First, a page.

Idiom – At a loose end

Meaning – (unoccupied)

Sentence – Nowadays Rachel is at a loose end because she has left her job


Idiom – Hangfire

Meaning – (remain unsolved)

Sentence – Most the criminal cases remain hanging on fire for many years


Idiom – Windfall

Meaning – (sudden gain)

Sentence – Reshma got a windfall when her uncle died


Idiom -ABC

Meaning – (very common knowledge)

Sentence – Meera does not know the ABC of law.

Read More: How To Prepare For CLAT Legal Aptitude

Idiom – Blow hot and cold

Meaning – (having no stand)

Sentence – Sunil cannot be relied upon because he blows hot and cold in every matter.


Idiom – Cock and bull story

Meaning – (untrue story)

Sentence –   All the explanations given by Sita seem to be a cock and bull story.


Idiom – Gall and wormwood

Meaning – (source of irritation )

Sentence – The acts of the children were gall and wormwood for her.


Idiom – Kith and kin

Meaning – (blood relatives)

Sentence – In the gloomy days, we all seek the support of our kith and kins.


Idiom – Queer fish

Meaning – (strange person)

Sentence – Ramesh is a queer fish, he cannot be trusted with confidential issues.


Idiom – Rhyme or reason

Meaning – (rational cause)

Sentence – He was suspended from the job without any rhyme and reason


Idiom – Hit below the belt

Meaning – (to strike unfairly)

Sentence – We should never hit the opponents below the belt.


Idiom – In the red

Meaning – (suffer a loss)

Sentence – Most of the businesses went in red after demonetization.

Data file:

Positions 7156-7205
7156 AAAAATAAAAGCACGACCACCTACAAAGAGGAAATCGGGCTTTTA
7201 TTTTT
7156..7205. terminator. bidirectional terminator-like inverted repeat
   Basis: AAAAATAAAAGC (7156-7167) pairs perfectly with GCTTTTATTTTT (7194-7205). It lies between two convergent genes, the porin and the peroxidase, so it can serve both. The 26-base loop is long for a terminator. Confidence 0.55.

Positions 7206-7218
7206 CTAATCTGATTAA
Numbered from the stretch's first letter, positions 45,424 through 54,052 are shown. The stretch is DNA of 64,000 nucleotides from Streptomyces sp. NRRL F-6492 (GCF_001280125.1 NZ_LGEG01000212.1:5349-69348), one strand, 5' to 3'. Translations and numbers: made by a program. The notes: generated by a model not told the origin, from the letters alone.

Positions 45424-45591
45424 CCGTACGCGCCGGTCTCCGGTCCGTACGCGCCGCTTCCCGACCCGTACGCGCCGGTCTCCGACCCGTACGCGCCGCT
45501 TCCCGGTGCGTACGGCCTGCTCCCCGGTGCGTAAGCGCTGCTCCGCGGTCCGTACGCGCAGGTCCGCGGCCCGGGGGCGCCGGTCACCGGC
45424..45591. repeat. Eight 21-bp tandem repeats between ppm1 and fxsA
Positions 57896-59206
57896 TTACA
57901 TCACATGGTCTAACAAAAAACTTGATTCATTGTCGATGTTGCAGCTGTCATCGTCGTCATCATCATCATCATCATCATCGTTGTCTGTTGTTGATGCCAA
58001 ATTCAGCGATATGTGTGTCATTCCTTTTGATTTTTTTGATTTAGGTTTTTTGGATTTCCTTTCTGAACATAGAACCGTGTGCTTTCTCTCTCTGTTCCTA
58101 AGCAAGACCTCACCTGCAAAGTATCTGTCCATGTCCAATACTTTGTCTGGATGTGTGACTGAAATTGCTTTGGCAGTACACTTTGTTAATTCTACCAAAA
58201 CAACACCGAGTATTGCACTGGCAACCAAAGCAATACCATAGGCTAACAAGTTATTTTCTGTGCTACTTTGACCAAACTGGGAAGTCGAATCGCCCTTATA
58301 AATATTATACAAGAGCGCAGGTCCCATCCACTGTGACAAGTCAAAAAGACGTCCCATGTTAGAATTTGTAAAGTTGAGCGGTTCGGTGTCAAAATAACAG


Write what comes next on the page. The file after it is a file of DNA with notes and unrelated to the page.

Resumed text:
Idiom – Keep the pot boiling

Meaning – (earn hardly enough for a living)

Sentence – One should earn at least to keep the pot boiling.


Idiom – To show the white feather

Meaning – (to act with cowardice)

Sentence – Anita showed a white feather in the playground.


Idiom – to pour oil on troubled water

Meaning – (to rectify the matter)

Sentence – In the quarrel between the brothers, their mother poured oil on troubled water.


Idiom – To go on a fool’s errand

Meaning – (to go on an expedition where only a fool can go)

Sentence – The key was in his pocket and he sent me on a fool’s errand to search the same in the movie theatre.


Idiom – Not born yesterday

Meaning – (worldly-wise)

Sentence – I am not going to fall for your lies as I was not born yesterday.


Idiom – A scarlet woman

Meaning – (a woman with loose morals)

Sentence – A woman working late at night should not be considered a scarlet woman.

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Frequently Asked Questions (FAQs)

Q: What are the key topics included in the CLAT syllabus?

A: The significant topics for the CLAT exam are the ones that are asked every year from each area. To do well on the CLAT exam, candidates must practice these crucial topics.

Q: What are the scope of CLAT's idioms and phrases?

A: Idioms and phrases are groups of words that have a figurative meaning, which means that their literal meaning cannot be determined from the individual words used, but they do have an indicative meaning. They are used to make your language more beautiful and to adorn your speech.

Q: Are the CLAT legal reasoning topics difficult to prepare for?

A: The CLAT legal reasoning portion will cover legal rules, principles, matters, public policy issues, and moral philosophical dilemmas. It is not difficult to prepare for and pass the CLAT exam on these topics. Candidates should, however, practice their interpretation abilities before taking this section. The part will not cover core legal concepts, but rather basic legal ideas that can be used in everyday life.

Q: Is it possible to score well on CLAT idioms and phrases?

A: Yes, provided you have a decent foundation in the English language and vocabulary, Idioms and phrases is a very simple and rewarding topic.